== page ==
Department practice for monoxide alarms differs from others in state
In the wake of an Aspen businessman’s suicide last week, the Aspen Volunteer Fire Department is reviewing its protocols regarding carbon-monoxide alarms.
But that is standard procedure after any such event, and Fire Chief Willard Clapper, Jr. said his firefighters correctly handled the response to a carbon monoxide alarm around the time of the death of Scott DeGraff Thursday.
The 47-year-old embattled restaurateur was found dead of carbon monoxide poisoning inside a vehicle in the garage of a home he and his wife owned in east Aspen. DeGraff in early October filed for bankruptcy after a series of failed business dealings in Aspen and Snowmass Village and owed millions to creditors.
Firefighters and one police officer initially responded to the home around 5:30 a.m., after an alarm company notified the county communications center of possibly high carbon monoxide (CO) levels in the residence.
The DeGraffs purchased the home when they first moved to town but had since moved to the West End. However, they still owned the east Aspen home.
After searching the outside of the house and concluding there was nothing suspicious, the emergency responders left.
That search process is more involved than it sounds. At the DeGraff home, firefighters tried diligently to discern if anyone was inside, Clapper said.
“That’s the critical part. We knock on the door, we walk all the way around, look in the windows,” he said. “We do everything that we possibly can — everything that’s reasonable — to find out if anybody’s home. Obviously if someone’s in there lying on the floor, we gain access and we get to them.”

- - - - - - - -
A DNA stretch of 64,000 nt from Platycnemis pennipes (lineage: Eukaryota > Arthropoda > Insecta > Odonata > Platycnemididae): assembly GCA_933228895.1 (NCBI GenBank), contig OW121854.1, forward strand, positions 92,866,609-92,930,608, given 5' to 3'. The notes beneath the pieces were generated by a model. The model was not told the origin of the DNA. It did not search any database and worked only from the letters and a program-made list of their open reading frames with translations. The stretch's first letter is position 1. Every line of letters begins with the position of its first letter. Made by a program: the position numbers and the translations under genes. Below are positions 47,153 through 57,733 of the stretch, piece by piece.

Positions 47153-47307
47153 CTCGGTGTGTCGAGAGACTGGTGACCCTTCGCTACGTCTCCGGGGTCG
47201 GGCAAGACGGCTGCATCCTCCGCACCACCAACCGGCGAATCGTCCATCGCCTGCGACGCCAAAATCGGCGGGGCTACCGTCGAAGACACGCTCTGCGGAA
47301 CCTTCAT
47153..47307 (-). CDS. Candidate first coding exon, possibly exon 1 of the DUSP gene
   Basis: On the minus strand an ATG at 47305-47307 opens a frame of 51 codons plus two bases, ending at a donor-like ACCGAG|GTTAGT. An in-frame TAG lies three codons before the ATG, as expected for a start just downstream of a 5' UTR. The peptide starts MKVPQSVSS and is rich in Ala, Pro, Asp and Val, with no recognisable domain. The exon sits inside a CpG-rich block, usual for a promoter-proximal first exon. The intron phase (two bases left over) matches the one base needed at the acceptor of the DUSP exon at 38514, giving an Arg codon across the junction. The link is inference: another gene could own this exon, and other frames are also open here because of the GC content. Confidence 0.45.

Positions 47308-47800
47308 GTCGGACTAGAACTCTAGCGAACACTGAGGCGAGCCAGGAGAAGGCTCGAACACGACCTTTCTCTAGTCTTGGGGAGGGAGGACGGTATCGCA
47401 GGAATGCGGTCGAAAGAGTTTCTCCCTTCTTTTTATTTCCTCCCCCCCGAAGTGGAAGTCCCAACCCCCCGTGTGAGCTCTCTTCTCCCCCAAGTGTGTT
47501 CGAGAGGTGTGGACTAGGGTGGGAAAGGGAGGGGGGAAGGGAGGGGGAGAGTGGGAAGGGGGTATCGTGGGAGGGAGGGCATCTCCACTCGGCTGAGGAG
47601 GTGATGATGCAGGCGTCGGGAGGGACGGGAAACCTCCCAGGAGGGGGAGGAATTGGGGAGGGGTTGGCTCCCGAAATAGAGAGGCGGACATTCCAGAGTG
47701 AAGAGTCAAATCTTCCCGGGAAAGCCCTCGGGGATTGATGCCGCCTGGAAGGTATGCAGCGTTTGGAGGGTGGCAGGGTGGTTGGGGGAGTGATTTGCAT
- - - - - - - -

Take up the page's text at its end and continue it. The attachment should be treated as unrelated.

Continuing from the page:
Firefighters also checked the windows of the garage where DeGraff was, but he had apparently covered them up.
“There was no indication of any reason for them to go in,” Clapper said. “That’s the difficult range that you’re in as a responder.
“If the community said, ‘For every CO alarm, tear the door down, get in there and see if someone’s there ...’ That isn’t the case.”
Protocol for other departments in Colorado would have resulted in firefighters breaking down a door, Clapper said.
In Aspen, however, “that would not float well,” he said.
With nearly 300 monoxide alarm calls within the past two years, firefighters “don’t automatically go up to a door and knock it down,” Clapper said.
While firefighters still respond every time as if someone is inside a home, typically the residents are not there. And “you can’t break down 150 doors” a year, he said.
Clapper pointed out that responding to CO alarms is not as cut and dry as fire calls.
“The problem with CO is that it’s a very unique kind of deal. Once you look in there and you see smoke, done deal,” Clapper said of fires. “That’s easy. CO is a different thing. It’s odorless, it’s colorless, you don’t even know if it’s there.”
Firefighters at the DeGraff home “did everything possible to see if anybody was in there. The place was spotless. It looked like it was ready to be rented.”
After the initial response, the alarm in the DeGraff home apparently continued sounding, and the alarm company notified DeGraff’s wife, Liza, who went to the home and called authorities around 8 a.m.
When firefighters returned, the CO level in the house was 285 parts per million. At 150 parts per million, a person can survive no longer than 10 to 15 minutes, Clapper said. Monoxide levels of 35 to 70 parts per million are usually enough to trigger an alarm.
Even if firefighters had realized someone was inside during their first response, it would probably have been too late to save DeGraff’s life. Eric Hansen, Pitkin County deputy coroner, said DeGraff died between the hours of 3 a.m. and 5 a.m. “within minutes.”
Still, the fire department is looking at its protocols to see if there is anything that needs clarification in responding to monoxide alarms.
In Thursday’s response, Clapper said he is confident firefighters acted appropriately.
“In this situation, there is nothing that we could have done or that anyone could have done. Nothing.”